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Saturday, December 4, 2021
Stocks & Shares

UK stocks set to fall amid Fed’s rate hike projection

Fed-rate-hike

UK markets are expected to follow the trend seen in Asia, with the FTSE 100 being called down 30 points at 7160 in pre-market trading

UK’s FTSE 100 was set to fall today as the US Federal Reserve projected interest rate hikes sooner than expected, in 2023.

Shares in the US saw steep declines last night before clawing back some of their losses.

The Dow Jones Industrial Average (DJIA) closed 0.8% lower and the Nasdaq dropped 0.25%.

Asia followed suit this morning, and UK markets are expected to follow the trend, where the FTSE 100 was being called down 30 points at 7160 in pre-market trading.

In March, most Federal Reserve officials had predicted rates would stay at their current levels until at least 2024 but last night said the consensus had now shifted forward thanks to their growing belief in the economic recovery. They now expect at least two interest rate rises in 2023.

While the Fed’s belief in the strong recovery should be good news for the economy and corporate profits generally, investors may pull some of their funds out of stock markets and into less risky assets as interest rates rise.

HSBC shares fell in Hong Kong trade and that trend could continue in London when markets open. The impact on banks of a higher interest rate world should be better in the long run though, even if it does herald some switch out of equities by their shareholders.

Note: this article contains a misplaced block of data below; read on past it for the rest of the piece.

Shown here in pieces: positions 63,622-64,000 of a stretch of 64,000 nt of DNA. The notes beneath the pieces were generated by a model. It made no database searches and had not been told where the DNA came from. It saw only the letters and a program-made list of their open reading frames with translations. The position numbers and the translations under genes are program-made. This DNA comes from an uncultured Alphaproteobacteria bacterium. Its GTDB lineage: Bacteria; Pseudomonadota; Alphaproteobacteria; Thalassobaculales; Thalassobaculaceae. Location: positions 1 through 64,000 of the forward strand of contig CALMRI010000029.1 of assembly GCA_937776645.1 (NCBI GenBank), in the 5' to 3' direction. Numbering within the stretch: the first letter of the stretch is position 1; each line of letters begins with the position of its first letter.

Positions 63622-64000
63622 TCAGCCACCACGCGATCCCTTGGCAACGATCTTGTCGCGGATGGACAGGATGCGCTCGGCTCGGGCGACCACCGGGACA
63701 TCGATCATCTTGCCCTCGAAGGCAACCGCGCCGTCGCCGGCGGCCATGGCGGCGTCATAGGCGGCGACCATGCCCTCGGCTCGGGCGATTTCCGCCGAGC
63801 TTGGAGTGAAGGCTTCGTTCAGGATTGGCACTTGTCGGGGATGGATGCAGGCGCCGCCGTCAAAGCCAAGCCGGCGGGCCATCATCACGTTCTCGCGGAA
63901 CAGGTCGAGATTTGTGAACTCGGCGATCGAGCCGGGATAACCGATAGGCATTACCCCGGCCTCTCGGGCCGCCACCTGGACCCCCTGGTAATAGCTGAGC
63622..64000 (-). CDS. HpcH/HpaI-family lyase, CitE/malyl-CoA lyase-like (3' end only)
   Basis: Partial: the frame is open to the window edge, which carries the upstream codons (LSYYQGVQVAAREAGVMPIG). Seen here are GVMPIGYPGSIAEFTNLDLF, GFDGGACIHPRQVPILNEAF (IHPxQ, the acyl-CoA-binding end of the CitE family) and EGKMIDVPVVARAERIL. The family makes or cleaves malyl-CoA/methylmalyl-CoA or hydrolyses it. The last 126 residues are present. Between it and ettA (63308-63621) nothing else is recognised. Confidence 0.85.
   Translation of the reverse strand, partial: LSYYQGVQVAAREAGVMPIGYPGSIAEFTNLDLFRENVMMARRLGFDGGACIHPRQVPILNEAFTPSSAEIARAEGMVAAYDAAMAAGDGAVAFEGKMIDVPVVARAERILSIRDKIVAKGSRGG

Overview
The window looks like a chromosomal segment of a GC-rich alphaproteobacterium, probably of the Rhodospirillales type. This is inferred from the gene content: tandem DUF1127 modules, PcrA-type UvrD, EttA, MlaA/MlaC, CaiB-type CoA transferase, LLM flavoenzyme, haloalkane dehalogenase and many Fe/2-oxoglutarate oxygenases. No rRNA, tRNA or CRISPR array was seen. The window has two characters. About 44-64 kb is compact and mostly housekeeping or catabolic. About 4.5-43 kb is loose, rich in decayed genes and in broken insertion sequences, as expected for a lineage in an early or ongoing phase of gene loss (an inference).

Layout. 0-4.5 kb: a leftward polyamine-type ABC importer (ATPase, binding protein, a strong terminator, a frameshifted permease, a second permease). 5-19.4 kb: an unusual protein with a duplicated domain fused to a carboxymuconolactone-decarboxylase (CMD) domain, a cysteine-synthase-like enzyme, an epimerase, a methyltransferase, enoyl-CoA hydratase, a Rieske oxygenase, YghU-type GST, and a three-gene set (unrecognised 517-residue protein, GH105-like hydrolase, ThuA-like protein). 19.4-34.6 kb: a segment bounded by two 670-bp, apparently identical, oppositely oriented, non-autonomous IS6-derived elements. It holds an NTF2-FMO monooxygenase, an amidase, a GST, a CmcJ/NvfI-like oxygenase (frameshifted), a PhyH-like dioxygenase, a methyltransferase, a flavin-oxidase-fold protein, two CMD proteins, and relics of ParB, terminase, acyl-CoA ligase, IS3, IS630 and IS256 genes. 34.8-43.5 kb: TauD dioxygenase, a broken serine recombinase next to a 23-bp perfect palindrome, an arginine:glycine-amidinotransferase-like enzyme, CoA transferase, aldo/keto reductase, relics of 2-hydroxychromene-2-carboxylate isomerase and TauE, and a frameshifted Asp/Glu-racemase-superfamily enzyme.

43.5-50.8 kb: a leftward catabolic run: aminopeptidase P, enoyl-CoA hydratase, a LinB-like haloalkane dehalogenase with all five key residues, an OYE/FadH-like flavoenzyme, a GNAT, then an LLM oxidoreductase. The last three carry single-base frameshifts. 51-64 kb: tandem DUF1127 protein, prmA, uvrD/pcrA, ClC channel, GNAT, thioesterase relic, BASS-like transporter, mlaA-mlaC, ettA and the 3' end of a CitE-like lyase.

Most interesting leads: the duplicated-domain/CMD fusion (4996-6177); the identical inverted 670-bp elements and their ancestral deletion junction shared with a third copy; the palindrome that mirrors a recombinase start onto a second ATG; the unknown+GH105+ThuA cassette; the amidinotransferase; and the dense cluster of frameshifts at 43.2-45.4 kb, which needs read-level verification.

Jefferies stockbrokers has been more bullish than many about the prospects for European banks, particularly Barclays. That view has brought it some criticism after relatively downbeat recent comments from JPMorgan, Morgan Stanley and Citi about their revenues from trading in the second quarter.

The same months a year ago were blockbusters due to the volatility caused by the early months of the Covid pandemic, and Wall Street banks could have seen trading revenues down around 38% year-on-year.

However, Jefferies is keeping the faith, saying UK and European banks with big investment arms will have fared better – primarily because they didn’t enjoy as much of a boom last year as their Wall Street counterparts.

Revenues from markets will, Jefferies predicts, still be better than in 2019 because clients have still been pumping out new share issues through IPOs and debt issues at a rapid clip, while merger and acquisition activity also remains strong. All such activity is good for banks’ trading arms as they support clients through the process.

Barclays in particular has avoided some of the problems in prime brokerage work that hit some US rivals earlier in the second quarter, Jefferies noted.

In general, it said Barclays and French banks exposed to capital markets were a “conviction BUY”.

Private equity giant 3i was also drawing positive reviews from brokers this morning as they digested an open day it held earlier in the week. Numis pointed out that 3i’s stellar investment, the budget European retailer Action, had continued to trade strongly in recent weeks and the scope for new store openings remained strong.

3i is years away from selling out of the investment, meaning shareholders will be benefiting from Action’s continued strong growth story, Numis said.

However, with 3i’s shares gaining recently, while Numis kept its price target at 1360p, it slightly downgraded its advice to clients from “Buy” to “Add”.

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